As the coronavirus continues to spread over borders to different countries across the globe, the economic ramifications have only just begun.
Last week, the US stock market tumbled approximately 14% over concerns from investors about the potential impact an epidemic could have on the global economy.
While many industries are sure to feel the squeeze, for instance manufacturing companies, other industries may actually see consumer behavior result in an uptick in demand. One such example is the food delivery industry.
To combat the spread of this disease, many people have begun to cut down on contact with others known as ‘social distancing’. Whether it is keeping kids home from school, working from home, or simply avoiding unnecessary trips out of the house, people have begun taking precautionary steps to avoid possible interaction with infected persons.
As people look to avoid heading outdoors as much as possible, they will likely turn to food delivery to address their hunger needs. In China for example, where the virus originated, there was a 20% increase in spending on food delivery in the month of January compared to the previous year.
That number is likely to only increase as the scale of the virus is better understood. Food delivery companies in the United States are likely to see a similar rise in demand for their services, at least in the short term. D.A. Davidson analyst Tom Forte said a few days ago that, “concerns related to the outbreak may motivate consumers to stay home and order in, which could provide a boost to short-term revenues.”
According to him, the coronavirus could provide companies like Grubhub, DoorDash, Postmates, and Uber Eats a short term boost in sales. What may be interesting to watch is if their supply of food delivery couriers remains stable. It is possible that couriers may also feel more inclined to remain home and wait out the virus before resuming their gig economy jobs that require lots of human contact and interaction.
In this scenario, food delivery companies would have no alternative but to offer higher pay to motivate their fleets of contract workers to continue delivering orders.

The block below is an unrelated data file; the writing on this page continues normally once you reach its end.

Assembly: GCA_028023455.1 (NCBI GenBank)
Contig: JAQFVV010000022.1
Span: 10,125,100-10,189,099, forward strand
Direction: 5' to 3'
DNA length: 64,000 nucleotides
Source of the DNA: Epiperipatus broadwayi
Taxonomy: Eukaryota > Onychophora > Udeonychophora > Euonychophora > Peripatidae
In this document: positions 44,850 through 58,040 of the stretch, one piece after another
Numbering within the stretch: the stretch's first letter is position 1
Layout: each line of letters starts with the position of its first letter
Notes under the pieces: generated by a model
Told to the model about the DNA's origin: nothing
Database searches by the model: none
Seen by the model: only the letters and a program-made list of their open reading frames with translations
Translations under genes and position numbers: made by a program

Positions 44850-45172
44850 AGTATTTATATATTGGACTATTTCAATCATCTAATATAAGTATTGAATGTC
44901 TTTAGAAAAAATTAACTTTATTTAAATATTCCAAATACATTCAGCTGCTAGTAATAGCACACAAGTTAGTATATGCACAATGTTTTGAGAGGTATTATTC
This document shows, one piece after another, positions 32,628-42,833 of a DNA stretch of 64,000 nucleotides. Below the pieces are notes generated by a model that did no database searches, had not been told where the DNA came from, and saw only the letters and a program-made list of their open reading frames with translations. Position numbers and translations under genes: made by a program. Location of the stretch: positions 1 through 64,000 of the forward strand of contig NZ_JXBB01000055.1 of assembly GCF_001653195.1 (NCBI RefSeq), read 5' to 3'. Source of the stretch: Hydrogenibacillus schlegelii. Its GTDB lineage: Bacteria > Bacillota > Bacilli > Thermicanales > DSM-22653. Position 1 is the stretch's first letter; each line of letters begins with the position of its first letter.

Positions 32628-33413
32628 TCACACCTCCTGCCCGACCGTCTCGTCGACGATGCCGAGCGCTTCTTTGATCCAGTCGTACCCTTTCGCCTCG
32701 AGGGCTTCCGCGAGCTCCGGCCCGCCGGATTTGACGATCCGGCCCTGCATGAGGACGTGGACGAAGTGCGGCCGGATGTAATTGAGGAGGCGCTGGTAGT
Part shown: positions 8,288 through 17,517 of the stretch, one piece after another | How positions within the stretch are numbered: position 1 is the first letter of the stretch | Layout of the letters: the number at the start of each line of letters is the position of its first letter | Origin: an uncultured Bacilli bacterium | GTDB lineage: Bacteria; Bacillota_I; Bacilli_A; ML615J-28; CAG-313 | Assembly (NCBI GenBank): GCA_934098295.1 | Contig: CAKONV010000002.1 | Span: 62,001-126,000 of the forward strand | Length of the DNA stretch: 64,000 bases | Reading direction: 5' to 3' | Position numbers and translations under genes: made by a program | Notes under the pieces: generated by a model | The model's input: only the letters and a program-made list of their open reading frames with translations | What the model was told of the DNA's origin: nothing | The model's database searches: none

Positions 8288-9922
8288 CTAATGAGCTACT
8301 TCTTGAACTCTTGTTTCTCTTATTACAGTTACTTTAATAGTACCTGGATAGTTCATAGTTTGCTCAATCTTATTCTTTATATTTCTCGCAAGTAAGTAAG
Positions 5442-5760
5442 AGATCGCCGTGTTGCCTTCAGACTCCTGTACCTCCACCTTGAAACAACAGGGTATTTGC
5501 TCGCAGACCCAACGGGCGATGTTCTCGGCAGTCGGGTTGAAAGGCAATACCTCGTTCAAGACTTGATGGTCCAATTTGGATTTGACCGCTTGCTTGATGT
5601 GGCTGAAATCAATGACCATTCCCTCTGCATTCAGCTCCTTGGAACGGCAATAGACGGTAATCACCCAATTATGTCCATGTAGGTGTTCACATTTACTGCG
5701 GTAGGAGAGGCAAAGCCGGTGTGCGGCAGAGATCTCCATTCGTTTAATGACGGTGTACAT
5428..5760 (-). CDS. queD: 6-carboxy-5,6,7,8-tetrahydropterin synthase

While the exact scope of the coronavirus is still unclear, food delivery certainly seems like an industry that has the potential to help people contain the spread of the virus. An Uber spokeswoman said in response to the outbreak, ““Uber is not a healthcare expert and follows the guidance of local Public Health Organizations. We are monitoring the situation and take action based on their recommendations,” an Uber spokeswoman said.”
Likewise, a spokesman for Grubhub said, “This is obviously a complex and fast-moving situation. We are focused on prioritizing the health and safety of our drivers, diners, restaurant partners and employees during this challenging time. We will continue to monitor the situation closely, including assessing and analyzing the potential impact on our business.”
Though much is still unknown about the coronavirus, avoiding contact with others who are potentially infected is the best way to remain healthy. Especially since symptoms may not be detectable at first, social distancing is a good preemptive measure to avoid infection.
While people continue to practice this measure, food delivery companies should prepare to see a rise in demand as more and more consumers opt to stay inside instead of dining out at restaurants. In fact, there has already been a noticeable trend away from eating out.
One Guamanian restaurant owner in San Francisco recently said he has seen three to four reservation cancellations per day over the last few weeks. He said his business always stayed away from food delivery apps, but are now, “considering what our options would be if people stayed home for four to six weeks.”